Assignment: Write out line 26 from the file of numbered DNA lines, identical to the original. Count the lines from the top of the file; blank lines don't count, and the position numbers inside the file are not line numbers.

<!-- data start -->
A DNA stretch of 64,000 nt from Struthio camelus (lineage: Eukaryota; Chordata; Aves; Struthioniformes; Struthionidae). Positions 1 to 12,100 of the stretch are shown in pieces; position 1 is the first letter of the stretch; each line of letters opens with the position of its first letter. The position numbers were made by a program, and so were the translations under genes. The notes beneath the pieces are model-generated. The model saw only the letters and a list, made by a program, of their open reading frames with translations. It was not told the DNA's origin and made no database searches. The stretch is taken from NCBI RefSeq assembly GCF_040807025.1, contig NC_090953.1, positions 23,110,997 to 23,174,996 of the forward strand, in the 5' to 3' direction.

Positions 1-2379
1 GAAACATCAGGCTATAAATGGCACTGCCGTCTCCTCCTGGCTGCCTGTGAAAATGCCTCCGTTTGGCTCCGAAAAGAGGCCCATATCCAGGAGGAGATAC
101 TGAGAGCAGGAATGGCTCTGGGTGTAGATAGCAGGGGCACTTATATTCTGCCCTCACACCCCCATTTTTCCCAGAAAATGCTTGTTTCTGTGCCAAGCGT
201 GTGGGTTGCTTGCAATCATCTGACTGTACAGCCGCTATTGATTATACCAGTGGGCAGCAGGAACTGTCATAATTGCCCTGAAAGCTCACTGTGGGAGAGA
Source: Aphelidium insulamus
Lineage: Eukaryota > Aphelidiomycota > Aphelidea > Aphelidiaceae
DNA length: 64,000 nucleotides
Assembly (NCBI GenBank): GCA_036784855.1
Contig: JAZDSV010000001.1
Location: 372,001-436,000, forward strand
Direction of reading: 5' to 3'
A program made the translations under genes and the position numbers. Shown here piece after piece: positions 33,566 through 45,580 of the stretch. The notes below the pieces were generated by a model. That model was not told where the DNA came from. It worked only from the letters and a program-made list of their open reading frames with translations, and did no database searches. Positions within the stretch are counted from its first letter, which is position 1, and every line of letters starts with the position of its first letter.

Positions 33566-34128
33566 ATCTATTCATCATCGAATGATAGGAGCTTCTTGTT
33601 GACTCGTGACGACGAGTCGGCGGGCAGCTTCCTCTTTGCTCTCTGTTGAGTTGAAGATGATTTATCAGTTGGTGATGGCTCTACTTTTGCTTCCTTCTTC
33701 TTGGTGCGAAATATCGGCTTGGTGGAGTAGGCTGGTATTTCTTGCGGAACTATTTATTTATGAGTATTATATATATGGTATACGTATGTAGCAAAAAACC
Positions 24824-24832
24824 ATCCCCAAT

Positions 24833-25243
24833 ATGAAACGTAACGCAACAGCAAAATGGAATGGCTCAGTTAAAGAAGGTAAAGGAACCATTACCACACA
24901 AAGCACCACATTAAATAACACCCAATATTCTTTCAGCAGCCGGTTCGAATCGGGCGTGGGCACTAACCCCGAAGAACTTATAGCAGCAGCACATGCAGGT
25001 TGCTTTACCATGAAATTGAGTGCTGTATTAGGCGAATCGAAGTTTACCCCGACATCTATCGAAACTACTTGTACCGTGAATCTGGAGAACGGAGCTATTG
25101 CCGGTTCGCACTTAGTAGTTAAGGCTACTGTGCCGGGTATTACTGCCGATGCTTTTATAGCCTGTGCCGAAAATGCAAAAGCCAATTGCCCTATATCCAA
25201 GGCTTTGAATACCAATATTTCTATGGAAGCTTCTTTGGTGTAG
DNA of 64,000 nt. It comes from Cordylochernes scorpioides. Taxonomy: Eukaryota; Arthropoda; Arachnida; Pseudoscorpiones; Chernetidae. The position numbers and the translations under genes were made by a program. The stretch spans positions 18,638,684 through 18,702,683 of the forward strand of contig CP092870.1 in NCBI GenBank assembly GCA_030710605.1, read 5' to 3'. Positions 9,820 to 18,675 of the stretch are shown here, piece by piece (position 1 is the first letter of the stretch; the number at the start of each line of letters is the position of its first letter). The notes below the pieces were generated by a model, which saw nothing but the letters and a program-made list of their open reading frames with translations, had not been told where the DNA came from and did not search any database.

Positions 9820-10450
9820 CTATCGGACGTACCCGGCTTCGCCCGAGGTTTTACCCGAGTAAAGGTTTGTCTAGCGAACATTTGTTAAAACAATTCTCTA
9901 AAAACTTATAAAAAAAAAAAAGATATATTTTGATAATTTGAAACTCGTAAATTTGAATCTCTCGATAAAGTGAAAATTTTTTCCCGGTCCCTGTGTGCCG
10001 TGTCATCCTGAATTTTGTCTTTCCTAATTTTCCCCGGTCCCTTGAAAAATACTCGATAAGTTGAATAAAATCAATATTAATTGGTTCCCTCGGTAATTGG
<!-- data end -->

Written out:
DNA of 64,000 nt. It comes from Cordylochernes scorpioides. Taxonomy: Eukaryota; Arthropoda; Arachnida; Pseudoscorpiones; Chernetidae. The position numbers and the translations under genes were made by a program. The stretch spans positions 18,638,684 through 18,702,683 of the forward strand of contig CP092870.1 in NCBI GenBank assembly GCA_030710605.1, read 5' to 3'. Positions 9,820 to 18,675 of the stretch are shown here, piece by piece (position 1 is the first letter of the stretch; the number at the start of each line of letters is the position of its first letter). The notes below the pieces were generated by a model, which saw nothing but the letters and a program-made list of their open reading frames with translations, had not been told where the DNA came from and did not search any database.